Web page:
A stunning photo snapped by astronauts aboard the International Space Station shows Hurricane Arthur churning off the coast of Florida, heading north.
The image, taken on Wednesday morning (July 2) by a crewmember of the orbiting lab's current Expedition 40, actually captures Arthur when it was still classified as a tropical storm. (Arthur strengthened to hurricane status early Thursday.)
"Surrounded by bright green waters, the Bahamas Islands are south of the storm in the lower right corner of the photo," NASA officials wrote in a description of the picture. "The U.S. coastline stretches along the left side of the photo."
Robotic eyes are keeping tabs on Arthur from orbit as well. NASA's Aqua satellite took a picture on Wednesday afternoon as it passed over the storm, for example, revealing that Arthur's eye was still covered by clouds at the time.
Aqua has also been gathering data on Arthur in infrared light. One infrared image captured Thursday (July 3) shows thunderstorms around the storm's center with temperatures around minus 63 degrees Fahrenheit (minus 53 degrees Celsius), NASA officials said.
Arthur is the first tropical storm of the 2014 Atlantic hurricane season. It took shape off southern Florida on Tuesday (July 1) and is currently heading north off the East Coast.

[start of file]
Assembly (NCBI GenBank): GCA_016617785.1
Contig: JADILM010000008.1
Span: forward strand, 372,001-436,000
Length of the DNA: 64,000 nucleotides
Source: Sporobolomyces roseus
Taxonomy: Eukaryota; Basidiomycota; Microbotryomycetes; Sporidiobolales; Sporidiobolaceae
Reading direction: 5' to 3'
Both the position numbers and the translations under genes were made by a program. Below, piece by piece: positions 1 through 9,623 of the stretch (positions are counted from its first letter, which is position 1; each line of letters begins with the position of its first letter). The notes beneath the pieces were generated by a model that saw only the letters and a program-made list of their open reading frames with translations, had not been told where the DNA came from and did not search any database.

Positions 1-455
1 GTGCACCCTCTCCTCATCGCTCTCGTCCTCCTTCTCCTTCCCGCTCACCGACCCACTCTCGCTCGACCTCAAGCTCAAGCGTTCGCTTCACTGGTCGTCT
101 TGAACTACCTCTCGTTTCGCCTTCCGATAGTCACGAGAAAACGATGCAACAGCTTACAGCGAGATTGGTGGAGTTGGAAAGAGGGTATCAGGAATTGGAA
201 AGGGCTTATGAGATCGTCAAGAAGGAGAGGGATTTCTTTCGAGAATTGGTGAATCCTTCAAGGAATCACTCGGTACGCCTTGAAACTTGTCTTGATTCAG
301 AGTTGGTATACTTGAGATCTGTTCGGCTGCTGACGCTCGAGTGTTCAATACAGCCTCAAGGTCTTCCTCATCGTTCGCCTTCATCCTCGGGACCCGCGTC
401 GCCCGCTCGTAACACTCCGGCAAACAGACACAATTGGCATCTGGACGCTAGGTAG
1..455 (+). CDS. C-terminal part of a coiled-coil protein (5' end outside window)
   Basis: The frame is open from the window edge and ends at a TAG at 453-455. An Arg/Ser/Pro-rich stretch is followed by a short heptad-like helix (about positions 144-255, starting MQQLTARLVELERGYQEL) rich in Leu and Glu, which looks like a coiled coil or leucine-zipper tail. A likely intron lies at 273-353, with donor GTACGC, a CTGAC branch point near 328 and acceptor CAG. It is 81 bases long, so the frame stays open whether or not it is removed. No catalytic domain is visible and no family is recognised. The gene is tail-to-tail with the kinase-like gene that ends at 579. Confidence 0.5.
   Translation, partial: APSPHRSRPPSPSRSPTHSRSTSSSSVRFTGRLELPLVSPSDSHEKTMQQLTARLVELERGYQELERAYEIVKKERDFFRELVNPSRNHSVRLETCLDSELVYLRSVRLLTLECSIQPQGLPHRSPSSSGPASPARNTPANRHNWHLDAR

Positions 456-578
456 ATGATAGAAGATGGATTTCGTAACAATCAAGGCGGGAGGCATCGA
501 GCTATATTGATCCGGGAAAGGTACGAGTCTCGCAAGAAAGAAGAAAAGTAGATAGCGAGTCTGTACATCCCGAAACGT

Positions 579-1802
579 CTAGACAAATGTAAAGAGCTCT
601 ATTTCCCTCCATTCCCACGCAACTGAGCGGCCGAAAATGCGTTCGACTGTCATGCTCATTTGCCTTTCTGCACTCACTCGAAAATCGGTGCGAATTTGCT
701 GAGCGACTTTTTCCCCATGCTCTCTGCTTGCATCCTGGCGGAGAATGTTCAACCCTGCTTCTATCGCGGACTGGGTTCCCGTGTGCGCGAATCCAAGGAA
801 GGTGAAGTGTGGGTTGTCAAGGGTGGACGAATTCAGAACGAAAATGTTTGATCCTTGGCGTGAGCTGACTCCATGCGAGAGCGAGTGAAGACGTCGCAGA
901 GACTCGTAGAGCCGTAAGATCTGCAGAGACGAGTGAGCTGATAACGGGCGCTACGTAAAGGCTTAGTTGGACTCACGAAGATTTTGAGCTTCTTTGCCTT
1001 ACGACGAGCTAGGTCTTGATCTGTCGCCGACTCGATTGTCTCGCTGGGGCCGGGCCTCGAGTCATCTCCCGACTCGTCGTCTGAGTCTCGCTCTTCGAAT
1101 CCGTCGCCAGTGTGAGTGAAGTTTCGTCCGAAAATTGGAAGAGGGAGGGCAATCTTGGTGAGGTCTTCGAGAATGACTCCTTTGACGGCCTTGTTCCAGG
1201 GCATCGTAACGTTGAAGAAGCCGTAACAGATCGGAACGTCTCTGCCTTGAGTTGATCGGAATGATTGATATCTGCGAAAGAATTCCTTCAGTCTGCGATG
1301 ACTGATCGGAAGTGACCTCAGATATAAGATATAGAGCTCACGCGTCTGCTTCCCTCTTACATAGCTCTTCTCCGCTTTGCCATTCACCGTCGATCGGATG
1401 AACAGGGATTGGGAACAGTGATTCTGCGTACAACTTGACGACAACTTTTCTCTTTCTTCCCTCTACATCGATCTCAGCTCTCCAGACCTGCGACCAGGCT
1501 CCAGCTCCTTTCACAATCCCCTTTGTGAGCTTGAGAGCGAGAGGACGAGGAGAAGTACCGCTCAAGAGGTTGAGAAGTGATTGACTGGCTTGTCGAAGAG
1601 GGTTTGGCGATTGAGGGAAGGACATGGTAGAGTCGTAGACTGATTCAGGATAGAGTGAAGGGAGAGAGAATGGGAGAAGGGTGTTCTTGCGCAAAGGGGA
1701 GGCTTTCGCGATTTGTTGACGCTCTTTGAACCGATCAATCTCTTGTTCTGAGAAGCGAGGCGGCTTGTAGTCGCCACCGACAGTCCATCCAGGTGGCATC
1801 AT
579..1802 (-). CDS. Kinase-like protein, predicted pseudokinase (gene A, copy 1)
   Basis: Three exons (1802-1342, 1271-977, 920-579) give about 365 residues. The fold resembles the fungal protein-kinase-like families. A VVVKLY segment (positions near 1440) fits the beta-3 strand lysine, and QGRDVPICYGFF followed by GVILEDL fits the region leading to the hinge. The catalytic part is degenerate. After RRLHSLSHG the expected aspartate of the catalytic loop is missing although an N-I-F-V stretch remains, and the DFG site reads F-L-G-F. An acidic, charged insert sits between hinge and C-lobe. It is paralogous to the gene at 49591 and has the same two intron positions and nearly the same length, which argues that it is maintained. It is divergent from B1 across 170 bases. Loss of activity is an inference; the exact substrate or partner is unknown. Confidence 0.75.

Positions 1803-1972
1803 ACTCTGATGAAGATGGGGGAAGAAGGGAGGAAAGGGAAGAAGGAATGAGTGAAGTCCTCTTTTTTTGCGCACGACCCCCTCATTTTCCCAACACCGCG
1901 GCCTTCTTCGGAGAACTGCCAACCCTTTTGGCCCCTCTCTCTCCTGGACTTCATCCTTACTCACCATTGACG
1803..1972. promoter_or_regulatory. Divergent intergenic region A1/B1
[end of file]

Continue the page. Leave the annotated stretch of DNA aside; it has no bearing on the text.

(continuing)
As of Thursday afternoon, Arthur was about 70 miles (113 kilometers) south-southwest of Cape Fear, North Carolina and featured maximum sustained winds of 90 mph (150 km/h). The National Hurricane Center (NHC), which is run by the U.S. National Weather Service, has issued a hurricane warning for areas from Surf City, North Carolina north to the Virginia border.
Arthur will likely come close to North Carolina's Outer Banks later Thursday and early Friday (July 4) but should then turn to the northeast, forecasters say.
The storm is expected to be a Category 2 hurricane when it passes over or near the North Carolina coast, NHC officials said in an advisory Thursday. (Meteorologists classify hurricanes based on wind speed from Category 1, the weakest, to Category 5, the most powerful.) But Arthur should begin weakening Friday night and will likely be downgraded to a "post-tropical cyclone" on Saturday (July 5), they added.
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Michael Wall is a Senior Space Writer with Space.com and joined the team in 2010. He primarily covers exoplanets, spaceflight and military space, but has been known to dabble in the space art beat. His book about the search for alien life, "Out There," was published on Nov. 13, 2018. Before becoming a science writer, Michael worked as a herpetologist and wildlife biologist. He has a Ph.D. in evolutionary biology from the University of Sydney, Australia, a bachelor's degree from the University of Arizona, and a graduate certificate in science writing from the University of California, Santa Cruz. To find out what his latest project is, you can follow Michael on Twitter.